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A survivor’s economic recovery cannot be separated from recovery in other aspects of their life

The monetary costs associated with healing and justice are borne upon the backs of our victims. Our communities rely on victims to participate in a legal process that is costly both emotionally and financially. We ask this of our victims in order to keep our communities safe from further crime. That is the part of the social contract. However, we do a poor job upholding our end of that contract. The state offers very little in terms of financial support to victims. The victim compensation programs that the state provides are extremely hard to access and are not always trauma informed.

The costs associated are many. For example, we need to consider transportation (to court and sheriff’s offices for many hearings and meetings), time off from work and childcare associated with time in court, etc.

If the victim’s phone is needed for evidence, it can be held for months while the victim pays for a new phone and service. If clothing is required for evidence, then victim will have to replace clothing. If the department of social services gets involved, there are even further costs associated with time off work and childcare. There may have been property damage that requires repair and clean up. There are costs to find safety (changing locks, moving expenses, costs for breaking a lease/selling a home, first month’s rent, utility deposits, etc.).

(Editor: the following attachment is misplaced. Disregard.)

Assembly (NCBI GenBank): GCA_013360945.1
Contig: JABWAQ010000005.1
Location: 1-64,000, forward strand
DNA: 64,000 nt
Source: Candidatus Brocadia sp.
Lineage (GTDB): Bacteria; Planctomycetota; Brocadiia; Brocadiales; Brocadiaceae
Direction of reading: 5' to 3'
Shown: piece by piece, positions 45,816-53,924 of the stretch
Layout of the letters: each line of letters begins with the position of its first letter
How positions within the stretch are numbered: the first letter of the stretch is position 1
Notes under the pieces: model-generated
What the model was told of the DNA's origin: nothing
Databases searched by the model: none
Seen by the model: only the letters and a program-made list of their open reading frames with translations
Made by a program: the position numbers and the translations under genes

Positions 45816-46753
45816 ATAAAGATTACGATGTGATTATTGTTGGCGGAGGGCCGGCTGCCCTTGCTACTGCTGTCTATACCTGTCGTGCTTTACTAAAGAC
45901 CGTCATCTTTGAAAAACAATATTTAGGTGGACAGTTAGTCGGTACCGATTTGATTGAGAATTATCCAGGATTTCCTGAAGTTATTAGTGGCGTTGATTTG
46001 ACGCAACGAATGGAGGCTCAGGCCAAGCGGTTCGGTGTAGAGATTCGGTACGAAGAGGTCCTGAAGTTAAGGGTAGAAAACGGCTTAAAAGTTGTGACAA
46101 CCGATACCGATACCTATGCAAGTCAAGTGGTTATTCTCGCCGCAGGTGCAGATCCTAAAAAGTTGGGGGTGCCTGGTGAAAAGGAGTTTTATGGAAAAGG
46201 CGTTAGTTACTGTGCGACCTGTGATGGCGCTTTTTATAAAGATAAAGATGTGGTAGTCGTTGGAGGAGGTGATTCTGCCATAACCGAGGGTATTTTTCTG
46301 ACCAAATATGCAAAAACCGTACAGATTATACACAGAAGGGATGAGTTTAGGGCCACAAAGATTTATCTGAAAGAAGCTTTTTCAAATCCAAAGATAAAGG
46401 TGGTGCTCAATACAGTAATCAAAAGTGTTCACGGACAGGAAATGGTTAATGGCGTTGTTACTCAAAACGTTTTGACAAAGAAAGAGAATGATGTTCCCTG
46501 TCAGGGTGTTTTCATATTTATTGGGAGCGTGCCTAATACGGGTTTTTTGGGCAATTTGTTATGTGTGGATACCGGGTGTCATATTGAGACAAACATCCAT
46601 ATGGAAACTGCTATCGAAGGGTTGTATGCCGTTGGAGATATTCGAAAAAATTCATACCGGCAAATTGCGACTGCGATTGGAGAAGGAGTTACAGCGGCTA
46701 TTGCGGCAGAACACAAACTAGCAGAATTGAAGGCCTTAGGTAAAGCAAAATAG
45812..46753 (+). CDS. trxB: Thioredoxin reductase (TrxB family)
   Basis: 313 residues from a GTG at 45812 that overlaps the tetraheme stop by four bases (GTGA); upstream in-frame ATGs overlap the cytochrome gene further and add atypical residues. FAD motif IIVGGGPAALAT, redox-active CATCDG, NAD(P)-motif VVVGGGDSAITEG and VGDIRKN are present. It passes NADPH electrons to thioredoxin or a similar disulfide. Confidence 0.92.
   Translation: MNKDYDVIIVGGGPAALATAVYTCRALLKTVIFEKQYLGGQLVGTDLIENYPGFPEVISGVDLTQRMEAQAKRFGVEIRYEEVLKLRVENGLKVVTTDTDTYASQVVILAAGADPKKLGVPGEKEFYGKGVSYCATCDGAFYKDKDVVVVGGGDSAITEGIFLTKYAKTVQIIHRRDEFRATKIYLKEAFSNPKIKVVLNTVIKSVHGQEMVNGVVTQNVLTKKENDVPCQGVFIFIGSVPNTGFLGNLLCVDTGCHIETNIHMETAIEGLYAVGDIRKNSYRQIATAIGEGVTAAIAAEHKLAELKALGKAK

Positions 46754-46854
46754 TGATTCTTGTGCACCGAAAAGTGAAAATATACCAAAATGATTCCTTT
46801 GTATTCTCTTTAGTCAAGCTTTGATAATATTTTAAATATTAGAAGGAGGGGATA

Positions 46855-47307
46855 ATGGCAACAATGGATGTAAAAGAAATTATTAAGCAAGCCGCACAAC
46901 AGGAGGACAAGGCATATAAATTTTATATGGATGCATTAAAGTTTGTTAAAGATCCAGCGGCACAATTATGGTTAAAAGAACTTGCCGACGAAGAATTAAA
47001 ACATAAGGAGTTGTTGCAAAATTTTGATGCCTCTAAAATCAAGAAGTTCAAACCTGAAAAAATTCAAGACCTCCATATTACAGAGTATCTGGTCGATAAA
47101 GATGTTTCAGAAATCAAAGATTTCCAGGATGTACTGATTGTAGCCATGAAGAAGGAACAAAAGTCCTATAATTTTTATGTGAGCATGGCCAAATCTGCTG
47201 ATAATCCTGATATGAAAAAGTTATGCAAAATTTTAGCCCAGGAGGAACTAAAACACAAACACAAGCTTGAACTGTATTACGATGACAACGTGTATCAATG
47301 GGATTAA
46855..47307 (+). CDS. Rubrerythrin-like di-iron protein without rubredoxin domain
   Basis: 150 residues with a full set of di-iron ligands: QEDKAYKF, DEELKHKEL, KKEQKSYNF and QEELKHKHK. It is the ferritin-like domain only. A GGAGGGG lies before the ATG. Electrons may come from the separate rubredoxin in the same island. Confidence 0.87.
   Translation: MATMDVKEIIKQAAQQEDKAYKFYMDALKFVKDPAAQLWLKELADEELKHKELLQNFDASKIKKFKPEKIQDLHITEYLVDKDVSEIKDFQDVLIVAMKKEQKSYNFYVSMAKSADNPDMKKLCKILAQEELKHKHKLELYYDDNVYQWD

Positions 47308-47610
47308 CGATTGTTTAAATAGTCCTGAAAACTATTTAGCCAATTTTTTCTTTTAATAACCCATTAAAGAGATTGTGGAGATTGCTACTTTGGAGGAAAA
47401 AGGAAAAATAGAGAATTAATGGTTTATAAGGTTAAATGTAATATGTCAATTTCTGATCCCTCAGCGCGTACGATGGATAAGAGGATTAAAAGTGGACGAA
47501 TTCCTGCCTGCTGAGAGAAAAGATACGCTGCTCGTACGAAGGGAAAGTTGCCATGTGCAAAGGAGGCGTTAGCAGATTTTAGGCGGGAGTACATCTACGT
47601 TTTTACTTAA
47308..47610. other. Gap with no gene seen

Many clients require significant healthcare services after an assault. If a client has no insurance or a high deductible, they incur these costs along with their copays.

Associated with healthcare costs is the transportation involved to receive such care. There are often long-term mental health and behavioral health related services and medications which the client requires. These ongoing treatments cost time and money.

There are estimates that “the average rape victim incurs about $5,100 in tangible losses including medical costs, mental health, and productivity losses.”[i]

These immediate losses can be economically devastating for those living in or on the edge of poverty. These unforeseen costs increase the likelihood of homelessness and unemployment which have vast impacts on the ability of survivors to heal from their trauma.[ii] A survivor’s economic recovery cannot be separated from recovery in other aspects of her life.

The overall, long-term intangible costs are even more dire. Those costs are estimated to be about $122,461.[iii] These costs are attributed to lost income, lost productivity, lost employment, disruptions in education, and fallout from debts related to immediate costs mentioned above.